have a queer character,” it’s like “Oh, it’s a queer character,” but we don’t see a lot of queer, or trans, or like gender non-conforming folks as your Lyft driver, or as your barista, your bartender, your waiter, you know, in the background, like, Lily was like “It’s very important “that we people are set,” and what people see with queer folks, and trans folks, and gender
non-conforming folks, ’cause that’s what our life is, it’s not just the three, like, it’s not just me, Theo,
and Celeste, right, who play queers that are like, you know, it’s like everybody. – So last question to you, Abby. It’s been so lovely having you here. – It’s so, I really can’t believe it, thank you so much. – So I ask this to a lot of film-makers. If you could hand-deliver a
copy of your work to one person, who would it be? – Um, okay, so I have
this thing about, like, celebrities, or actors, or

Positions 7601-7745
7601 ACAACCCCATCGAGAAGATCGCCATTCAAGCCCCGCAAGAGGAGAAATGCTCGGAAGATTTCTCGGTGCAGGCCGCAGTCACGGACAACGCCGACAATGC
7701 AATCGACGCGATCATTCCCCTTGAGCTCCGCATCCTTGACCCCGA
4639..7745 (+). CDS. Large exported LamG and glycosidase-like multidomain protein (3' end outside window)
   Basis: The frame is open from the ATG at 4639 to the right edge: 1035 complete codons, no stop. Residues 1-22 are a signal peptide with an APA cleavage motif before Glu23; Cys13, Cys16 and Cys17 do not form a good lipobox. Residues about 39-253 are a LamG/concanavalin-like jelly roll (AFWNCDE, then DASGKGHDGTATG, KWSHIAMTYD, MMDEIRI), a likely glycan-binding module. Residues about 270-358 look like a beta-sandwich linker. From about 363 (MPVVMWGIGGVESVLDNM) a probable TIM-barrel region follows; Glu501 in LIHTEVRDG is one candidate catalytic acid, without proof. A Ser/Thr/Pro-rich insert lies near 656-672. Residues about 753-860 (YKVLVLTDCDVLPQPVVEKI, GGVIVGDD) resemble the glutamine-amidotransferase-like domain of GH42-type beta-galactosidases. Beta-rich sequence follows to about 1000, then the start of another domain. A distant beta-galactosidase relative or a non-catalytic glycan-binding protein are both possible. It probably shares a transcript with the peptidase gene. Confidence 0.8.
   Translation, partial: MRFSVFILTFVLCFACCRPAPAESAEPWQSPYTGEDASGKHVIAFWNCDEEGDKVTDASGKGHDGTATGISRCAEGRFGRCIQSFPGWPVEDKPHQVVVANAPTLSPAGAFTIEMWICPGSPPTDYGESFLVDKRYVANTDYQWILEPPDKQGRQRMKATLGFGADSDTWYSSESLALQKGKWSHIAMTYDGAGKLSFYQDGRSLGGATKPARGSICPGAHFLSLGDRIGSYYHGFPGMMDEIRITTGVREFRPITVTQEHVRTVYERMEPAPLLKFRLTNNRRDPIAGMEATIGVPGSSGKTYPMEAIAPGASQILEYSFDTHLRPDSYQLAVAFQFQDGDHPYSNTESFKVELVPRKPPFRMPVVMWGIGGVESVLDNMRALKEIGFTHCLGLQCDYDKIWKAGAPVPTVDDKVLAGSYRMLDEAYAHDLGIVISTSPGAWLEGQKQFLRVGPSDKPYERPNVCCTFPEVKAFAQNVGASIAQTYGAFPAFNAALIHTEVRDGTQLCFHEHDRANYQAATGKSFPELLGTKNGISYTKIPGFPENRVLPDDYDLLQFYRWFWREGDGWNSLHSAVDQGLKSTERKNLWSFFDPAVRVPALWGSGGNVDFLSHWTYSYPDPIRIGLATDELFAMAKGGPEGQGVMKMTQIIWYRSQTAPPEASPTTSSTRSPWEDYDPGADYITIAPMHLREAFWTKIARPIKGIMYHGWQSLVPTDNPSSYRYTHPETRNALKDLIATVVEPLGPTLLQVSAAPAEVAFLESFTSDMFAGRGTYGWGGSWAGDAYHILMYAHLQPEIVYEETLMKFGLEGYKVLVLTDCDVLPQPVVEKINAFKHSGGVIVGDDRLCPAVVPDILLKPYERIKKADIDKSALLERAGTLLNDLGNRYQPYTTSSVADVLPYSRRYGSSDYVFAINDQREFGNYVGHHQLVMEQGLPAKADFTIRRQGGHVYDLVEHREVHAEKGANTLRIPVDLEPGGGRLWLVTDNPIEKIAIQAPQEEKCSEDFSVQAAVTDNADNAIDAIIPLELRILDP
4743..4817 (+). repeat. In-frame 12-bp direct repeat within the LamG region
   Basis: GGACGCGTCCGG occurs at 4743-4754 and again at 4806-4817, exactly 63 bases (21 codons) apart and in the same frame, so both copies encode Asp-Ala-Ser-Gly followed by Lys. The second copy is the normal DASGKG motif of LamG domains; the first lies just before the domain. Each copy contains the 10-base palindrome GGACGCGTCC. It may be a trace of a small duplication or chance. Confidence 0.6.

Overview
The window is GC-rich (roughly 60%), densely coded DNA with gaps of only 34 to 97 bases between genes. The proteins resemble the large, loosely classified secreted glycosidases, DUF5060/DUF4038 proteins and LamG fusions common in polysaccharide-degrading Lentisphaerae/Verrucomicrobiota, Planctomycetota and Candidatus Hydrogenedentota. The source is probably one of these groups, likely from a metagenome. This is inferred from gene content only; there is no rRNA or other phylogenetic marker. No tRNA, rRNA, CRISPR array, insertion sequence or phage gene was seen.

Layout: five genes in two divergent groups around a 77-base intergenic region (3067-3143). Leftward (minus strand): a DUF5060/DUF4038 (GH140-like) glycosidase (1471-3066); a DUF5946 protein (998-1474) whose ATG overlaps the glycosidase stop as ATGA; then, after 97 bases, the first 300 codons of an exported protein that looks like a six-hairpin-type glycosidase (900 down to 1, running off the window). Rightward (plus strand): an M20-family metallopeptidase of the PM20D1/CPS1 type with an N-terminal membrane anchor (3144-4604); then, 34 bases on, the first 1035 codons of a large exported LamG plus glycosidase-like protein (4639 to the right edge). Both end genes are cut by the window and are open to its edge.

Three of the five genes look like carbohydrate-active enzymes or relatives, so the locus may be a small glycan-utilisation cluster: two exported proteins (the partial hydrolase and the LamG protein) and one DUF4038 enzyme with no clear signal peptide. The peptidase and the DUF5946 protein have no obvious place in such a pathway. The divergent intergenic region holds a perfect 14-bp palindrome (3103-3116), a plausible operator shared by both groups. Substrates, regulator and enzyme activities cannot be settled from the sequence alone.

writers that I really admire, you know, and I kind of
never want to meet them because it’s scary, like
what if they’re a jerk, or they think I’m an asshole? Understandably. So I will answer, and this
sounds a little schmaltzy, but my mum, who died 2005, and a lot of this has been, my dad’s alive, and it’s so fun, like
a lot of it I’m like, it’s so great that, I think, for, like, I dunno, for this year, he’s like “Oh, she can afford insurance, “she can pay her rent, “I don’t have to worry
about it, you know?” It’s been so great, and I’ll say, I was like “Dad.” He listened to this radio thing I did. I was like “Did you hear me call you out “about how I was excited “that you knew that I
could pay for my insurance “and not on my credit card?” So I think my mum, and a lot of this has been, I think I was talking to
my sisters and my dad, and it’s like that, to me, has been sad, that she wasn’t,
she didn’t see it happen, but boy, she believed in me, and that is a gift you can’t, you can’t surpass that gift, – That’s wonderful.
– Right, to have that, so. ♪ I will never be ♪ In this, ah, I’m struggling. Queer dyke, and that is my identity. ♪ Dirt-free ♪ My life is harder than anybody else’s! (door creaks) (Abby gasps) Thanks for this opportunity.
– Absolutely. – It’s so nice to talk to you. – It’s nice to talk to you too
– Thanks. – “Work in Progress” is on Showtime. (logo swooshes)